Author: Katya Santucci
This blog has been reviewed by Elizabeth Razzouk and Catherine Cimon-Paquet, edited by Rémi Thériault
In this Positive Psychology Concepts series, we will introduce you to different aspects of positive psychology and introduce you to different science-based practices that will help you increase your well-being.
A few months ago, I came across a small project I had completed for a psychology course in college. In this assignment, I had been writing down three things that I was grateful for each day, over the span of two weeks. After reading what past me had jotted down, I was reminded of how good it felt to be appreciative and how such a simple exercise could calm the mind and bring about inner peace. It got me thinking: Do we truly take the time to reflect on the ways in which we are blessed? Probably not. Oftentimes we hear about tragic stories and the hardships individuals in our community are faced with, and for a brief moment, we will remind ourselves that we should “never take anything for granted!” but this thought is often short-lived. In fact, many of us can agree that we do not wake up every morning or go to bed feeling thankful — and this was something that I personally wanted to work on. I started to actively list the things that I was grateful for on a daily basis. As a result, I noticed a positive shift in my everyday perspective. For example, I started to appreciate the little things rather than get caught up on every slight inconvenience that occurred (…in other words, I started to drop my pessimistic ways).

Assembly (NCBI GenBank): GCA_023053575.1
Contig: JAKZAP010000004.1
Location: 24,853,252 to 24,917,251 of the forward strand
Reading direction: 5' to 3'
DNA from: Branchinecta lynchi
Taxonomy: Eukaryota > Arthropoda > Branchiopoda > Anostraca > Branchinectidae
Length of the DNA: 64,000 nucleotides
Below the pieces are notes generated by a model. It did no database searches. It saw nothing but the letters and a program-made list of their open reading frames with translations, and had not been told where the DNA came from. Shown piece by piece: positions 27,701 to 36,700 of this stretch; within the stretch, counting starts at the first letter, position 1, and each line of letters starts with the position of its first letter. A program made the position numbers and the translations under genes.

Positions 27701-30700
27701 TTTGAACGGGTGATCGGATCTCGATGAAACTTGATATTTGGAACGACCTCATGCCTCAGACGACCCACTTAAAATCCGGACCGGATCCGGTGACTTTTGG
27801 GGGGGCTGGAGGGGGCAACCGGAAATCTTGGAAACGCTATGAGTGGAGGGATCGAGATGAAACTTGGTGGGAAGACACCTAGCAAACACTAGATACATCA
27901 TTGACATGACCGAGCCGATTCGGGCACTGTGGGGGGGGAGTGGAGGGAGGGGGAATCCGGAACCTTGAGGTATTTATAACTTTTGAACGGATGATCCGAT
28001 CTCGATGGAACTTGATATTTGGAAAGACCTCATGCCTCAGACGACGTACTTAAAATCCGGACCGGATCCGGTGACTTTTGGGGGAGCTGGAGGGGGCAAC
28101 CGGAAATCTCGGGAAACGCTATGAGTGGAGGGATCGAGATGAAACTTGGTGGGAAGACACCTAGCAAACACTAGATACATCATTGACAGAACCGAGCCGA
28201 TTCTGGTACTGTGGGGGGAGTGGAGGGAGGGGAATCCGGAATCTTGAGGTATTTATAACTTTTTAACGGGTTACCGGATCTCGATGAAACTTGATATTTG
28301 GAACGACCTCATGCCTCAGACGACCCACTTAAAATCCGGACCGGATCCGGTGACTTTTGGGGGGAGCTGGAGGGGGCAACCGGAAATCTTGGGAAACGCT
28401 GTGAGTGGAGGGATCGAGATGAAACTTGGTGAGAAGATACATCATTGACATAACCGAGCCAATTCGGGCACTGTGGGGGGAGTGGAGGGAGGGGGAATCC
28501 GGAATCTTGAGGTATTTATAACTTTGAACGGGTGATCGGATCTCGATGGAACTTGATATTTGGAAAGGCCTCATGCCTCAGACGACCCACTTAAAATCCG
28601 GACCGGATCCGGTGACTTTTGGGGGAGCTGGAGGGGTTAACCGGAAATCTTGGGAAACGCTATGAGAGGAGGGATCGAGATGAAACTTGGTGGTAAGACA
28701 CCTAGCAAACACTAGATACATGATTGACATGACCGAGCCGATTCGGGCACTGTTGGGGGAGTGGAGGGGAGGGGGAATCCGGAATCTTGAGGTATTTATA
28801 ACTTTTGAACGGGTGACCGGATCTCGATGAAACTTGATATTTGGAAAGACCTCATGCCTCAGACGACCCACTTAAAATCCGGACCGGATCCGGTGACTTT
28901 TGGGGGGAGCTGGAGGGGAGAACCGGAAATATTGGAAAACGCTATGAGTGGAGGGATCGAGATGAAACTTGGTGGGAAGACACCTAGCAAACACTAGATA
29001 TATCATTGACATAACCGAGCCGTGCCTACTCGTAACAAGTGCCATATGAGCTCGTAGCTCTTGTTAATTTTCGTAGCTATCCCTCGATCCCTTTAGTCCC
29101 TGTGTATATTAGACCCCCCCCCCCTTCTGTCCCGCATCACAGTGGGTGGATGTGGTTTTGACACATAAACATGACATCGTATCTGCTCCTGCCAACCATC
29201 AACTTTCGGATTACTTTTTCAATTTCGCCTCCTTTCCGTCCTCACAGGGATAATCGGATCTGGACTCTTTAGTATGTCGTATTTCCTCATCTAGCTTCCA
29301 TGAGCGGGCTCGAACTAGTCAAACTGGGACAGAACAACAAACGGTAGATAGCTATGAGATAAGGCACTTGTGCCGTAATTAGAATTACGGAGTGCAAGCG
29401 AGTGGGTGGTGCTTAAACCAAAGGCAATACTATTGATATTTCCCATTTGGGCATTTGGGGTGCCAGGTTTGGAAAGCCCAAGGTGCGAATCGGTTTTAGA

A simple exercise could calm the mind and bring about inner peace…
The science behind gratitude
Gratitude is a prominent topic of discussion in both pop culture and in the scientific world. It can be defined as an emotion or psychological state that is obtained through the process of acknowledging and appreciating something in your possession, whether it is tangible or intangible, big or small (1). You will notice that reflecting on what you are thankful for creates sensational feelings of happiness, positivity and sanctity — this is the essence of gratitude. Most notably, there are motivating individual and social benefits of experiencing gratitude.
Reflecting on what you are thankful for creates sensational feelings of happiness, positivity and sanctity…